The feeling of depression is a hard one to describe. It’s the Mr. Hyde to your Dr. Jekyll, always tagging along for the ride when you would rather bury him under your bed. Depression is a meaner version of yourself, repeating the meanest things you’ve ever said about yourself over and over and over.
And then again.
It’s wanting to go spend time with your friends but being unable to find an outfit that makes you happy; trying on so many clothes that you have wrecked your bedroom and don’t feel like going anywhere at all. You lay down on the mountain of Forever 21 crop tops and sundresses and feel incredibly stupid for ever buying any of them. You don’t want to go out at this point but you know somewhere deep down you’ll feel better if you get out of your drafty apartment for a while. Eventually you settle on something to wear, but you’re convinced your arms look fat and hate yourself for it.
Just like that stupid outfit, everything else feels like settling too. Even the best days aren’t good, and every action feels like an out-of-body experience, like you’re watching your life play out from behind a haze or one of those secret one-way mirrors you see on cop shows. Except unlike the clever detectives, you aren’t a step ahead, but rather several steps behind because you can’t find your left shoe and spent all morning looking for it, so long in fact that you were late to class and forgot about doing the homework.
Should have just slept in; you’re falling asleep now anyway.
You can’t appreciate the highs — getting a new job or your college graduation, because nothing feels real. You can’t process what is happening to you because you’re not 100 percent sure it’s happening at all.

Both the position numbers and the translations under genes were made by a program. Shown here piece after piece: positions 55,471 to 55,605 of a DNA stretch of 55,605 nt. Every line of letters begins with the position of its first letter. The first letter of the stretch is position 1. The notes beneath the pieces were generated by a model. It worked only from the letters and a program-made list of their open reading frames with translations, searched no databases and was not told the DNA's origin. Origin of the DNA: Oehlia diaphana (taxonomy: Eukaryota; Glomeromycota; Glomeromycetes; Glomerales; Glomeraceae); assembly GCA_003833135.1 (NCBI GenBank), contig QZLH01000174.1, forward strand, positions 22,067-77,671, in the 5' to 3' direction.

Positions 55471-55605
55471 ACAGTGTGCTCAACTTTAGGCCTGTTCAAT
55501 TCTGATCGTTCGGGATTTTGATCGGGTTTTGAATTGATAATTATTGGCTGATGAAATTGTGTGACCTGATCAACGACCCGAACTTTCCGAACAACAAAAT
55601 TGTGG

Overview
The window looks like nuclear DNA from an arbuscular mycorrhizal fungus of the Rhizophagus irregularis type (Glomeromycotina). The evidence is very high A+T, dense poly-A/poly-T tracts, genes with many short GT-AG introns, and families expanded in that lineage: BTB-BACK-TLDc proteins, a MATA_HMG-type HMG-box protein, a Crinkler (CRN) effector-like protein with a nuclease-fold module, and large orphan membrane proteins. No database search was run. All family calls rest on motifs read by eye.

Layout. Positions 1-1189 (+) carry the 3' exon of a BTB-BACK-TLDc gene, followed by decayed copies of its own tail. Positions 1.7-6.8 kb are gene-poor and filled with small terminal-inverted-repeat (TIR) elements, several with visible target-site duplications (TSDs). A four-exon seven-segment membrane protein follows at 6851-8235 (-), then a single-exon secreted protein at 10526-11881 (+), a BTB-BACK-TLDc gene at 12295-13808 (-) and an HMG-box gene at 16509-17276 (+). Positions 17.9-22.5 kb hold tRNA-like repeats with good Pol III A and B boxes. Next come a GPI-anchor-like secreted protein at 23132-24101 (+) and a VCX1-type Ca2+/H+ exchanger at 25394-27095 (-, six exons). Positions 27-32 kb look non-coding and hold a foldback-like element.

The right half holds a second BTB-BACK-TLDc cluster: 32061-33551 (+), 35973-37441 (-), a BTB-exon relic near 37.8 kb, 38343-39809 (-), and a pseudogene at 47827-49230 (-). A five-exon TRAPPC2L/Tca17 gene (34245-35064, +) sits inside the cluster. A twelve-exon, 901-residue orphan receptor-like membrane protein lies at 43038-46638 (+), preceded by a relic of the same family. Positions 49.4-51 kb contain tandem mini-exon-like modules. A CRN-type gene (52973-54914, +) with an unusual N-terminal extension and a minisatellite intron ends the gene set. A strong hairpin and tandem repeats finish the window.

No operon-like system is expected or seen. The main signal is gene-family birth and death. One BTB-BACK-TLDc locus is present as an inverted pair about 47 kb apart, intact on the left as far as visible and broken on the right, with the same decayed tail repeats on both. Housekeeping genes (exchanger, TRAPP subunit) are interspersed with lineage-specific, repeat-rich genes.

The lows come often and suddenly. They pop up when someone points out a spelling mistake you inadvertently made in an online article or when you discover you’ve run out of milk. They hit you when you realize you haven’t done your laundry in three weeks and you can’t do anything but sit on the floor and cry because you’re tired and you’re hungry, but you have trouble sleeping and food doesn’t sound good anymore. Not to mention your favorite T-shirt is dirty.
The feelings you can’t process manifest with uncontrollable anxiety over simple tasks and an eating disorder that doesn’t quite fit the parameters of anorexia or bulimia. Great — yet another way you don’t fit in. Yet another problem you need to explain, or more likely avoid and tell almost no one about because you’re scared of worrying your parents and disappointing all the people who have believed in you. Everyone who thought you were fearless.
It’s wanting so badly to go for a run just like you used to, but not having the mental or emotional stamina to cope with the thought. You tell yourself you’ll do it tomorrow but tomorrow never comes and before you know it you just zoned out and ate like 16 peeps you bought on sale at Target after Easter.
The peeps offer no nutritional supplement, and you haven’t eaten much of anything all week. You’re too tired to get off of the couch and make some ramen noodles or even reheat some leftover pasta you half-attempted to eat the night before.
It just sounds like such a hassle.
And you have an exam in the morning but you’ve spent so much time consumed with anxiety over your dirty laundry that by the time it’s noon you feel ready for a nap. You have finals, you have papers due, but that nap sure does sound nice and you sure are tired. That hour quickly turns into three.
Your thoughts feel fleeting and racing and you suddenly realize its the middle of the night and you just wrote a whole Thought Catalog article instead of studying for your 10 a.m. exam. What just happened?
That is what depression feels like.